Jack Knox: Tory shell game adds to public distaste for politics
Jack Knox, Times Colonist
Published: Tuesday, April 22, 2008

It's not the sexiest of political scandals, as such things go. Nobody got rich. Nobody ended up in bed with a smile on his face.

Still, the so-called "in-and-out" affair, in which a couple of Vancouver Island ridings play a leading role, suggests Canada is being run by a party that is, at best, quite willing to dive through a loophole in the law.

In fact, one disillusioned former Victoria Conservative insider claims the party has been playing fast and loose with the rules for years. Eugene Parks, who once sat as a director of the party's Victoria constituency association, says he quit the post in 2005 rather than go along with practices more suitable to "a Banana Republic." Parks says he has complained to both Elections Canada and the RCMP. Fiddlesticks, the Conservatives say, we're just following the rules.

It was Elections Canada that was behind last week's RCMP raid on Conservative party headquarters in Ottawa. Basically, the federal watchdog alleges the party played a shell game that let it bypass advertising-spending rules and made the Conservatives eligible for more money from the taxpayers.

It works like this: In the run-up to the 2006 federal election, the party had a national campaign spending limit of about $18 million. That was separate from the individual candidates' spending limits. Elections Canada says that when the national ceiling was reached, the party funnelled money in and out of 67 local campaigns that still had spending room.

An affidavit filed by Elections Canada says that allowed the Conservatives to buy an extra $1.1 million in advertising. The money shuffle also made the local campaigns -- including Esquimalt-Juan de Fuca and Nanaimo-Cowichan -- eligible for more federal money (candidates who earn at least 10 per cent of the vote get 60 per cent of their expenses rebated by the taxpayer), though Elections Canada has now thrown a monkey wrench into those plans.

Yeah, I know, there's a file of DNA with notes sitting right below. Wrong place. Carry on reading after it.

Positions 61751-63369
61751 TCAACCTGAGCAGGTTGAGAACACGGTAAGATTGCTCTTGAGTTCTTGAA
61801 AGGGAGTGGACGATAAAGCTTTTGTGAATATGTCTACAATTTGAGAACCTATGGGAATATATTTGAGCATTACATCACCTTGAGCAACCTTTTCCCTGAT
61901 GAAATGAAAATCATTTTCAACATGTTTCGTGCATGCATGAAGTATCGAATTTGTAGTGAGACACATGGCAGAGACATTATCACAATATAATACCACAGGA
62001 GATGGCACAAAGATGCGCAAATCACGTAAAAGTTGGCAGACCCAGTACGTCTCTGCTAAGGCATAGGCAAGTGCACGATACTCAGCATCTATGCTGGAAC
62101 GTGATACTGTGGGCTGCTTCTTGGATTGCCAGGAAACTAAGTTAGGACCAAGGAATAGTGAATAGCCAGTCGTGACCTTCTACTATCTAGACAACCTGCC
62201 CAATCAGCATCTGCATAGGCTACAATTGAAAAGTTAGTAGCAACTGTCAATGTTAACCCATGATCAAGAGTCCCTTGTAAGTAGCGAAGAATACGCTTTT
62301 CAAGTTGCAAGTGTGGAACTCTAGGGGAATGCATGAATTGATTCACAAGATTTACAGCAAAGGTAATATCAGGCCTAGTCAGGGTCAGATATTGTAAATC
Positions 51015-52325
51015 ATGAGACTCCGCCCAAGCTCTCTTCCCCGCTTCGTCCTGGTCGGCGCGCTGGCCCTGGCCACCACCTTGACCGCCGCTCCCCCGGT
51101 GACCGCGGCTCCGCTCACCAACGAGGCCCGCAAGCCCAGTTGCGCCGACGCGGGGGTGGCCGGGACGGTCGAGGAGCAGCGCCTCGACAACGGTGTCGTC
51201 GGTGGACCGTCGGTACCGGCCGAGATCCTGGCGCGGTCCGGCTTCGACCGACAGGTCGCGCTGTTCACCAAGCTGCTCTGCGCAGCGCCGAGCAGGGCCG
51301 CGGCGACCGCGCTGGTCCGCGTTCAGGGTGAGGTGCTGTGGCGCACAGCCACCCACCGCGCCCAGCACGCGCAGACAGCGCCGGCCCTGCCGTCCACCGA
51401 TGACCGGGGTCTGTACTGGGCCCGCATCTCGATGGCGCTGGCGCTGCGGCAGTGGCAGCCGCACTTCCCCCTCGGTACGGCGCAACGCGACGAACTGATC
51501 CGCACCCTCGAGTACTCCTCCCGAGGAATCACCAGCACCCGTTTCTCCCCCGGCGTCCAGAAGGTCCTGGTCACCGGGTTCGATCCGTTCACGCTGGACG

The Conservatives contend that this "in-and-out" scheme is perfectly legal and that other parties do it, too. No we don't, says NDP MP Jean Crowder. Nor us, says the Liberals' Keith Martin, adding that he didn't recall it happening when he was in the Reform Party, either.

The affidavit says among the transactions was one that saw the campaign of Esquimalt-Juan de Fuca Conservative candidate Troy DeSouza send $9,997 to the national party in the first week of January 2006, with $10,016 returned to the local campaign a week later. DeSouza ultimately lost to Martin, the incumbent, later that month.

Several thousand dollars went back and forth between the national body and the campaign of Nanaimo-Cowichan candidate Norm Sowden, too, though there are indications the local Conservatives weren't happy with the result. The affidavit cites an e-mail from prominent Victoria Conservative Bruce Hallsor to Michael Donison, the party's then executive director, in which Hallsor says the Nanaimo-Cowichan people were "really pissed off" because the advertising bought with the money attacked the Liberals, not the NDP, who were seen as a much more dangerous opponent. Indeed, New Democrat Crowder won the seat.

That the local campaigns went along with the in-and-out exercise is not a surprise. Martin says grassroots operations rely on the election-law advice they get from farther up the political food chain. Sowden, the longtime Baptist pastor who ran in Nanaimo-Cowichan, acknowledges not being steeped in the nuts-and-bolts financing issues. Likewise, the Elections Canada affidavit quoted DeSouza as saying he did not know of the "media buy" at question until contacted by investigators.

In the future, candidates might want to exercise less trust. Parks says the in-and-out scheme is just one example of what he considers money-laundering by the Conservatives. In 2006, he went public with a complaint that the party and some of its members engaged in "cheque-swapping" that allowed the members to claim tax credits they had not earned. He said the party covered the expenses of members attending a 2005 policy convention, with the members then making a tax-deductible "donation" to the party for the same amount.

Parks also said that in 2005 he was asked to take the lead with Blogging Tories, an on-line, pro-Conservative web log that could operate outside election rules. After the issue came to light on Sean Holman's Publiceyeonline website, the Conservatives stated that the Blogging Tories initiative was independent of the party

Whether this stuff is illegal or not, it doesn't paint a pretty picture of the party that came to power by dancing on the corpse of the scandal-ridden Liberals. The Conservatives' foes shouldn't take joy in any of this, though. As Crowder said, these are the sort of shenanigans that just reinforce the public's sour view of politics in general.

© Times Colonist (Victoria) 2008